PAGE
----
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EMBO J. 1990 Apr;9(4):1219-27.

Glutactin, a novel Drosophila basement membrane-related glycoprotein with sequence similarity to serine esterases.

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Molecular Biology Institute, University of California, Los Angeles 90024-1570.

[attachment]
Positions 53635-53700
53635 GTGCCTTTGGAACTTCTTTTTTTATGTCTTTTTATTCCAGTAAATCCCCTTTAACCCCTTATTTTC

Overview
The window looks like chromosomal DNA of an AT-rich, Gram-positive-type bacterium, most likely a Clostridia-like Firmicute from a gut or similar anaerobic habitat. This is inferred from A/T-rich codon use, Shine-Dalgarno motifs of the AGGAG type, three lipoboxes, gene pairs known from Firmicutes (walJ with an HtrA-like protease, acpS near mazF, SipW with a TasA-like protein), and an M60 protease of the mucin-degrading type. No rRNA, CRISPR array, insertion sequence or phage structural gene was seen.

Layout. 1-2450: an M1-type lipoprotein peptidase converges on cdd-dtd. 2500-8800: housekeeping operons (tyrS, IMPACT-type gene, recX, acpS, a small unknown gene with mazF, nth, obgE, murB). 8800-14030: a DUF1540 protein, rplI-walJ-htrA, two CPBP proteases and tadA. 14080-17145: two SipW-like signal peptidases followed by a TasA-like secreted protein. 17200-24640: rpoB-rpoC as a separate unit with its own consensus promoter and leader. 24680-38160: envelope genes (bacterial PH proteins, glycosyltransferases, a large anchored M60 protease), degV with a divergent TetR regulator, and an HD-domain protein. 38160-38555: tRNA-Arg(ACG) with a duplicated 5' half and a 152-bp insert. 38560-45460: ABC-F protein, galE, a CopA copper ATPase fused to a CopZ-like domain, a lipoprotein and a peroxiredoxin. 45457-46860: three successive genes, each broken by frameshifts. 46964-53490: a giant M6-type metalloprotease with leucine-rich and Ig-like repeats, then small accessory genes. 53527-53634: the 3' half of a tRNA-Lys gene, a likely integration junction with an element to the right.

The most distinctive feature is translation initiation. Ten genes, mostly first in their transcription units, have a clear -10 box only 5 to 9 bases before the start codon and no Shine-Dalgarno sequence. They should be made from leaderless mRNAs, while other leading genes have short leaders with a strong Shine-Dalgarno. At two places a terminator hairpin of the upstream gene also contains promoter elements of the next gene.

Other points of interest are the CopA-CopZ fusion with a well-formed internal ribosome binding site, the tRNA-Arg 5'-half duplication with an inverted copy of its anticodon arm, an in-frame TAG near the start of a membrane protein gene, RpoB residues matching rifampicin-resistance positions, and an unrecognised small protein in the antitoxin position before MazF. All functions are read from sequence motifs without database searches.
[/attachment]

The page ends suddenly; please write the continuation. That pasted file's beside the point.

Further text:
Glutactin, a new acidic sulfated glycoprotein, was isolated from Drosophila Kc cell culture media. Immunofluorescence microscopy located it to embryonic basement membranes, particularly to the sequentially invaginated envelope of the central nervous system, muscle apodemes and dorsal median cell processes. Its chromosome locus is 29D. The nucleic acid sequence coding for the 1023 residue long polypeptide contains one intron and was confirmed by partial amino acid sequencing. Glutactin has a signal peptide and an amino domain of greater than 500 residues that strongly resembles acetylcholine esterases and other serine esterases, but lacks the catalytically critical serine residue. The amino and carboxyl domains of glutactin are separated by 13 contiguous threonine residues. Glutamine and glutamic acid make up 44% of glutactin's very acidic carboxyl domain. Glutactin preferentially binds Ca2+ in the presence of excess Mg2+ and four of its tyrosines are O-sulfated. Several similarities with mammalian entactin caused our previous, preliminary mention of glutactin as a putative Drosophila entactin, but sequence comparison now shows them to be different proteins.

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